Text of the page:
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Austin's had a lot of petition-fueled elections in the last few years. That could change.

A lawn sign showing support for Proposition A, which decriminalized low-level marijuana possession and banned no-knock warrants.
Gabriel C. Pérez
A lawn sign in April 2022 shows support for Proposition A in Austin, which decriminalized low-level marijuana possession and banned no-knock warrants.

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In the last few years, petitions from Austinites have put big policy changes on the ballot. Issues like police staffing, marijuana decriminalization, homelessness and even whether ride-sharing services can operate in the city all stemmed from signatures on a petition that prompted citywide elections.

That could change next year.

Austin City Council on Thursday approved a proposal to reevaluate the petition process, possibly raising the number of signatures needed and moving all petition-backed proposals to November elections.

Council Member Ryan Alter proposed the resolution, which asks an 11-person board to review whether the petition process should be changed. If the board, which will consist of Austinites appointed by council members, suggests any changes, those revisions will have to be approved by the City Council. Then, the changes would go before voters in the November 2024 election.

The threshold to get something on a citywide ballot in Austin is pretty low compared to requirements in other Texas or similarly sized cities. In Austin, if you get 20,000 verified signatures from registered voters on a petition, your petition goes before the City Council, which then decides to either adopt your proposal or put it before voters.

The city has another round of petition-backed propositions on the ballot this May: Proposition A, which would give more power to the city’s police oversight offices and Proposition B, which would rein them in.

After the May 6 election, Austin voters will have voted on 10 petition-backed ballot measures in seven years. Each election costs the city hundreds of thousands of dollars, according to the city auditor (an entity that was itself a target of a petition-backed vote in 2018).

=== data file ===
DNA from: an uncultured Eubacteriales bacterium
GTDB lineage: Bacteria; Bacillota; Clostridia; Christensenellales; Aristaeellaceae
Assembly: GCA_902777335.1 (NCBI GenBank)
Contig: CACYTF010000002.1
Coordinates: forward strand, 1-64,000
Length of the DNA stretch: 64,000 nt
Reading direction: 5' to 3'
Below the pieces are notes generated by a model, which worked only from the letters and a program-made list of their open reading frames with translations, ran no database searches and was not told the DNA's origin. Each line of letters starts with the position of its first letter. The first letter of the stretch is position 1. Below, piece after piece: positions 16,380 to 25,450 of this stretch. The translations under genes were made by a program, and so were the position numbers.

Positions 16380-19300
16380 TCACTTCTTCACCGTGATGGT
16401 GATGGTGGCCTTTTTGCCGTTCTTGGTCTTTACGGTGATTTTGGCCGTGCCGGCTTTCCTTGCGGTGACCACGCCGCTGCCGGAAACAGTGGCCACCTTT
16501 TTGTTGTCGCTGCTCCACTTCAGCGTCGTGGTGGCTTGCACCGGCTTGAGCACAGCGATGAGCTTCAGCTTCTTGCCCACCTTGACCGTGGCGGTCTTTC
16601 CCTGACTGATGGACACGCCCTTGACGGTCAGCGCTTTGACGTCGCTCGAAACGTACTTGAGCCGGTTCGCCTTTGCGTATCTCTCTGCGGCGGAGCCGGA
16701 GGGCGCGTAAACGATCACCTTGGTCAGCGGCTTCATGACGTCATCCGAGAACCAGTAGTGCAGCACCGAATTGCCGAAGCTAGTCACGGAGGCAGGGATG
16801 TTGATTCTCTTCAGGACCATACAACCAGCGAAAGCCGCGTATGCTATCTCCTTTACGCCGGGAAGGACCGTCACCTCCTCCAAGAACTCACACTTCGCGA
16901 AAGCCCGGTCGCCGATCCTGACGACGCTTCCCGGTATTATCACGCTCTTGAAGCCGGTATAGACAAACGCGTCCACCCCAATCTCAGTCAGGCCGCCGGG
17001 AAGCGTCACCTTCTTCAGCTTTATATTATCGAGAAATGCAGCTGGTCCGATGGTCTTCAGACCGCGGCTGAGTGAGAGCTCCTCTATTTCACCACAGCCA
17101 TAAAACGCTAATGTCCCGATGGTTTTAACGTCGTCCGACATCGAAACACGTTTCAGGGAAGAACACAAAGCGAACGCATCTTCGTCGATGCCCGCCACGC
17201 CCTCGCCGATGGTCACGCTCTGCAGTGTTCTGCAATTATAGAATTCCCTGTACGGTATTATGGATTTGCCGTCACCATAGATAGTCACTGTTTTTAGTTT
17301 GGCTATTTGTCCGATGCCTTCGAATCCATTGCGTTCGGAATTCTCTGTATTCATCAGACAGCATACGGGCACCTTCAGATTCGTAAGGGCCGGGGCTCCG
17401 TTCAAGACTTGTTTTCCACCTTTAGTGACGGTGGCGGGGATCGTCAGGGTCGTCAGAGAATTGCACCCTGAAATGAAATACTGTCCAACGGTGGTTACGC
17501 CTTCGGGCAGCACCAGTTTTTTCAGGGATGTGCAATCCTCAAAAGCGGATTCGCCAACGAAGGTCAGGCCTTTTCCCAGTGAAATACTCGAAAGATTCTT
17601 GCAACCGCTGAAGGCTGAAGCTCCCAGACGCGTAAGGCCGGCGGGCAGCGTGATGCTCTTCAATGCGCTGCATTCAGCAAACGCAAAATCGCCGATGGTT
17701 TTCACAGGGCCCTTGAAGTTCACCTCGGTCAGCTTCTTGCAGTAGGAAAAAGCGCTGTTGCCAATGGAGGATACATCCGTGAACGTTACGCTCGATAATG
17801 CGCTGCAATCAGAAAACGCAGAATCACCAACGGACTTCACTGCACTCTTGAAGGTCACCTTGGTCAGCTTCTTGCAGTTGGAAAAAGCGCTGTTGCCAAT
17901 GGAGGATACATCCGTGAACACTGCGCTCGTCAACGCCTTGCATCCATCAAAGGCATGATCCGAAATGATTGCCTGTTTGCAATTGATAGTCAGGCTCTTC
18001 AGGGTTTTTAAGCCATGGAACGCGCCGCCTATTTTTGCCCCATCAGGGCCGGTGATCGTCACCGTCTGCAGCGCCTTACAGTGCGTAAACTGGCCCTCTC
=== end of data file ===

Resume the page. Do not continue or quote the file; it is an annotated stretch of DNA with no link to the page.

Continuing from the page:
In the most recent round of petitions, Proposition B canvassers have been accused of misleading voters into signing their petition. Alter says the proposal, which also includes a requirement to file a letter of intent, would ferret out potentially misleading petitions.

"We have seen misleading tactics used in these petition drives, and increasing that threshold percentage, increasing transparency and moving charter elections to November respects Austin voters who have consistently expressed a desire for representative governance," Alter said before Thursday's vote.

The resolution also suggests moving all proposition elections to November, preferably during presidential election years, with a goal of increasing voter turnout.

Austin voters typically don't turn out in droves for petition-fueled elections — even when high-profile issues are on the ballot. Austin's highest turnout in the last 10 years for a petition-backed proposal was in May 2021, when Austin voters reinstated laws banning sleeping or camping in public places. Only 22% of registered voters cast a ballot in that election. During the last presidential election in November 2020, 71% of registered voters cast a ballot.

Bill Bunch, executive director of Save Our Springs Alliance, told council members before Thursday's vote that changing the structure for petition-initiatives would be a "poke in the eye to voters." Bunch unsuccessfully campaigned to block an expansion of the city's convention center with a petition in 2019.

"Getting 20,000 signatures that are valid is not an easy task by any means," he said. "It is an important check on the power of this body and, with all due respect, we need that check and balance."

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Andrew Weber is a general assignment reporter for KUT, focusing on criminal justice, policing, courts and homelessness in Austin and Travis County. Got a tip? You can email him at Follow him on Twitter @England_Weber.
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